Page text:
should be very good. Is similar to the old stand by from my long dead grandmother. I usually add some garlic, bay leaf, and a bit of oregano. sometimes a cube of chicken bouillon. If you sauté the onions and other veg before adding the peas, you can reduce the time by using a pressure cooker for 15 minutes after bringing pot up to 15 pounds of pressure (high) for twelve minutes, and allow pressure to reduce slowly. If the peas are old, you ay need to put pot back on and cook a little longer, but as pot is hot, it wont take long to return to pressure. All in all, however you make it, nothing beats split pea soup on a cold Canadian winter's day. tomorrow I hear, should reach a high of minus 27 C. soup will be on the stove or in the pressure cooker to save electricity. Read More
(33)
Rating: 3 stars
01/01/2016
Omit the salt, that is way too much and ham is already very salty. People can add it in their own bowl if they want more. Obviously you need to leave the ham bone in during the entire cooking process or you will not have any substance or flavour to the stock. I needed almost twice as much water to cover my ham bone, my ham was not that big so I'm not sure about the measurements for this recipe, be forewarned. I used 4 cups of yellow peas (the entire bag). I took my ham bone out after 3 hours, removed what meat was left on it along with the large chunks of ham that had already fallen off. I removed excess fat and roughly chopped and shredded the ham and then returned it to the pot and then added the carrots and let it simmer on low-medium for 45 additional minutes. If you do what the recipe says and add the carrots at the beginning, you risk the soup burning and sticking to the pot because the sugar content in the carrots makes it more likely to stick and burn. Also, diced carrots will nearly disintegrate after cooking for 3 hours. If I had not been paying attention, the soup would have burnt as some peas and carrots had already started sticking to the bottom of the pot even with all of the fat from the ham. I did not use thyme since I don't like it. I used 1 tsp. of cumin instead and skipped the bay leaf as well. I did not add salt as the ham already had a high salt content. I threw in a small handful of peppercorns and removed most of them at the end. I would not use this Read More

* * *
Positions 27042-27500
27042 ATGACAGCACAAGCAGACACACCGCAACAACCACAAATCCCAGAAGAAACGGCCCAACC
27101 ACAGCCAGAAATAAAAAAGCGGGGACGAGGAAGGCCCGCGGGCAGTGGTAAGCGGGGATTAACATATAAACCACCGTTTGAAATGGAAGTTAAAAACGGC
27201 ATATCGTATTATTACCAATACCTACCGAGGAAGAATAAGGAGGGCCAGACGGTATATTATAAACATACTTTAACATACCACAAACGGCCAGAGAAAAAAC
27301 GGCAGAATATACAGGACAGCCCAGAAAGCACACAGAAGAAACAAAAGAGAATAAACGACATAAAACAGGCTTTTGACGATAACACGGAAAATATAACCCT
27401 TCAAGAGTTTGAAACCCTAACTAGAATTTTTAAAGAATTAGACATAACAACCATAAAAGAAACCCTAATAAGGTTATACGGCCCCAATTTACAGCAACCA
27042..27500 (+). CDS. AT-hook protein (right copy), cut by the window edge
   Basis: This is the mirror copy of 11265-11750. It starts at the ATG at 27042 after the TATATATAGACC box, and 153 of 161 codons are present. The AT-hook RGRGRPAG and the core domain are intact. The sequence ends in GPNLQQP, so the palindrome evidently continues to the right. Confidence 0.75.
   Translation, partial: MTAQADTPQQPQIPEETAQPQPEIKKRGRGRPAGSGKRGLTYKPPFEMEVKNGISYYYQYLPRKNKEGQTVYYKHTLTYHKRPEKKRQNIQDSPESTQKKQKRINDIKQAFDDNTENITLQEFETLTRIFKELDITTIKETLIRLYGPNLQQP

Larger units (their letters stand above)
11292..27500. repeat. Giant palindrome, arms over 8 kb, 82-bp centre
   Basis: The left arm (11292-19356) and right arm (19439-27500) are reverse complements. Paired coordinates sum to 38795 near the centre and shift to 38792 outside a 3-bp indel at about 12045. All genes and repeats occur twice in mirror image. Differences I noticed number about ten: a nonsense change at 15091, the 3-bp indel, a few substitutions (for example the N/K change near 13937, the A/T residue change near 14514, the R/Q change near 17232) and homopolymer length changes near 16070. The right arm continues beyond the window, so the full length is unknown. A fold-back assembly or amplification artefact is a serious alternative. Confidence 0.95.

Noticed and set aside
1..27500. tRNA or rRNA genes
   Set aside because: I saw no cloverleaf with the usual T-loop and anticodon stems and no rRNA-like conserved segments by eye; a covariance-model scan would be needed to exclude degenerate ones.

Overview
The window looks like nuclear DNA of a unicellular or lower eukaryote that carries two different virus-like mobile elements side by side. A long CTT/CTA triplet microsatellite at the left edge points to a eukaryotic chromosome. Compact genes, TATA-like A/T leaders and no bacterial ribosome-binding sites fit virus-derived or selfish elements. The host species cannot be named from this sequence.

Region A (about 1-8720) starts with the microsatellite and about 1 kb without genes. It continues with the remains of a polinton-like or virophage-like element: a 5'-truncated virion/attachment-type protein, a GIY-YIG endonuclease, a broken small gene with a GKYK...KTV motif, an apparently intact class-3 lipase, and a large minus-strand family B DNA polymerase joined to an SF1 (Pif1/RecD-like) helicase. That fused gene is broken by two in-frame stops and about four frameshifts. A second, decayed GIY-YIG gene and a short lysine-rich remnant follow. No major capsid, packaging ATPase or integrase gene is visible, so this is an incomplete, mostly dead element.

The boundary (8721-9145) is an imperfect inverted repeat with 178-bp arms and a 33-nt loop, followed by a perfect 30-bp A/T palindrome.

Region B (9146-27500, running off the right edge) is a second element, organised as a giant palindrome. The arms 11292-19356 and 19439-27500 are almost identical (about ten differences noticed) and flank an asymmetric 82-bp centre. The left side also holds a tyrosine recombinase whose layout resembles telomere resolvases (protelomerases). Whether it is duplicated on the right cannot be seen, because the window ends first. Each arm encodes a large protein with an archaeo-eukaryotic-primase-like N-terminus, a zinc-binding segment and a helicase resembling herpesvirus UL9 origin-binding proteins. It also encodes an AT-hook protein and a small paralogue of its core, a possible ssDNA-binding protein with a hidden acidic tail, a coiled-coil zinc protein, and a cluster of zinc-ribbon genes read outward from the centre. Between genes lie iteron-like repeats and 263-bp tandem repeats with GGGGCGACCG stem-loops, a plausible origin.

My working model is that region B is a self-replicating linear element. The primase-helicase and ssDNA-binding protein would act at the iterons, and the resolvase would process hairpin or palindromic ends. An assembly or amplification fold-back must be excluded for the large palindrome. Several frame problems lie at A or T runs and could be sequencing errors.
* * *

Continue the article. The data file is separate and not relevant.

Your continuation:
(19)
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Rating: 5 stars
05/19/2014
Ah it's been a long time since I've found a true 5-star recipe. This was very very good. I was looking for something close to Habitant Pea soup - this was much better more like what 'ma mere' makes. I followed the recipe exactly and it turned out perfect. Read More